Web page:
Follow Colin on Twitter

Cover image of the book 'The Baggage Handler' by author Colin Browne


Martin White looked at his watch. All around the floor of the open-plan office, people gathered in groups, then split into others, mingling through the murmer of after-work plans that had thankfully long since stopped involving him.

It was after five which meant that he would have the place almost to himself and get the best of his work done. In the longest part of a London summer when daylight beats the night by two-to-one, Martin thought of the extra hours of sunlight like plundered loot from a captured galleon.

Cover image of the book 'The Baggage Handler' by author Colin Browne


“But he still struggled to lose the mindset he had when he founded it as an ironic blog and twitter feed. It was supposed to be a statement against shallowness; a veiled lashing out at the people who believe that superficiality and substance are the same things. He guessed those people didn’t care about reading good books anything like as much as they did about being seen reading the hottest book of the moment”


“So I met this writer and I thought she was great and since I never meet the writers, I thought I’d also read her book. Well, sort of read it anyway. She told me what it was about and I flipped through it. So I wrote the review on that”

Cover image of the book 'The Baggage Handler' by author Colin Browne


After those two passages from the book, I am almost scared to write down my thoughts about The Baggage Handler, for fear of being thought by the author to be too shallow, or worse still, not even reading the book! So, I had better begin by stating that I read every single word, on every single page, of every book I write about!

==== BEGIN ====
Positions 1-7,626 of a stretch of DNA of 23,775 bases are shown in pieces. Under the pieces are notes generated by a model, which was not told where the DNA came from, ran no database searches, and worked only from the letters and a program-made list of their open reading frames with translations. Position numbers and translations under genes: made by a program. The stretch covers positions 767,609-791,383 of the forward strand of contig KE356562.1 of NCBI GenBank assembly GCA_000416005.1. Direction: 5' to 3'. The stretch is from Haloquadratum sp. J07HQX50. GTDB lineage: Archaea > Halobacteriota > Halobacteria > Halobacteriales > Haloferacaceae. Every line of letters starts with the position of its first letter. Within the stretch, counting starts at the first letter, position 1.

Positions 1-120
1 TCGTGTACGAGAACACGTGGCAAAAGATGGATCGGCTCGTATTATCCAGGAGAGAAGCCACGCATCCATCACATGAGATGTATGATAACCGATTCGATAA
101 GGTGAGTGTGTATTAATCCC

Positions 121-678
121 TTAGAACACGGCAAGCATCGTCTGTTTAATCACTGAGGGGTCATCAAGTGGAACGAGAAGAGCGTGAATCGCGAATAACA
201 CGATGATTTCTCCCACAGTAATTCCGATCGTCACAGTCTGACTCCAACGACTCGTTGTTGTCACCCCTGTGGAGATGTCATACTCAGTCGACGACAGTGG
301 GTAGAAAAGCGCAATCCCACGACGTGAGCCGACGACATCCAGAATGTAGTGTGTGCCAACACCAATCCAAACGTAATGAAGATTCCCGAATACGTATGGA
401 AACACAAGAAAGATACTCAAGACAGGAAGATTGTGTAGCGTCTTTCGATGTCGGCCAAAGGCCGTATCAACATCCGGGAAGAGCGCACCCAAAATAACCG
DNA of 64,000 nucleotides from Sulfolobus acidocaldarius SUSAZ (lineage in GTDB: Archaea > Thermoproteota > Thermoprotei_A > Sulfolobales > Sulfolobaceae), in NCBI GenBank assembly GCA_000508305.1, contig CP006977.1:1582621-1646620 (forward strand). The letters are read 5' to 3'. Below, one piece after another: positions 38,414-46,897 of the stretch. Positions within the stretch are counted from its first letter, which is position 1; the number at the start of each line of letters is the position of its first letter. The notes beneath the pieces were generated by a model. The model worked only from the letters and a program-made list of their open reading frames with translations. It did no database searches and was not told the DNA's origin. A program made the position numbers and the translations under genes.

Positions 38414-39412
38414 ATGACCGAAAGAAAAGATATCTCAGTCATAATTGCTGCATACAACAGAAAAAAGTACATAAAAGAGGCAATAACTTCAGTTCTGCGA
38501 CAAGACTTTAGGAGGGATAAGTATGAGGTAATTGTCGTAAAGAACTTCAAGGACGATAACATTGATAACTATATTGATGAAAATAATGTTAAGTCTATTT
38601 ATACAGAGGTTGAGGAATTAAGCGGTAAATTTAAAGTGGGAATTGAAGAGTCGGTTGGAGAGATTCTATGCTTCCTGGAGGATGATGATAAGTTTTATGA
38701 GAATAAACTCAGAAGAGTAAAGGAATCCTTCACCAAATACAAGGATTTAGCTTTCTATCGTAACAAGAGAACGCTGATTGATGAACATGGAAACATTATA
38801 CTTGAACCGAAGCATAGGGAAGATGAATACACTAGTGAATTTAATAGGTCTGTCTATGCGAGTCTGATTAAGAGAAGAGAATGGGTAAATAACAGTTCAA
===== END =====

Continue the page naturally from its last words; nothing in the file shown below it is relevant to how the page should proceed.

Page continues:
It didn’t take long to recognise that to read this book I would have to be quite broad-minded, as being written by a man, conversing predominantly with other men, it was suitably replete with what I would describe as men’s ‘locker-room’ humour, innuendo and language. In the overall context of the story though, I didn’t find this overtly offensive or overused.

This was certainly a character based novel rather than plot based, as the story itself was an easy uncomplicated one, which left Colin with plenty of scope to enhance the content with some excellent characterisations which grew in depth during the course of the book, with even the background characters taking on some important and relevant roles of their own.

This, coupled with some excellent dialogue, (much of it making me cringe with embarrassment at its ineptitude on Martin’s part), together with some tastefully executed humorous exchanges, particularly between Martin and Kasia, made ‘The Baggage Handler’ fun to read. I found myself alternating between frustration and sorrow at the depths of Martin’s inability to communicate other than on a totally superficial level, with wanting to shout and lash out at him for his utterly wimpish and at times downright callous behaviour.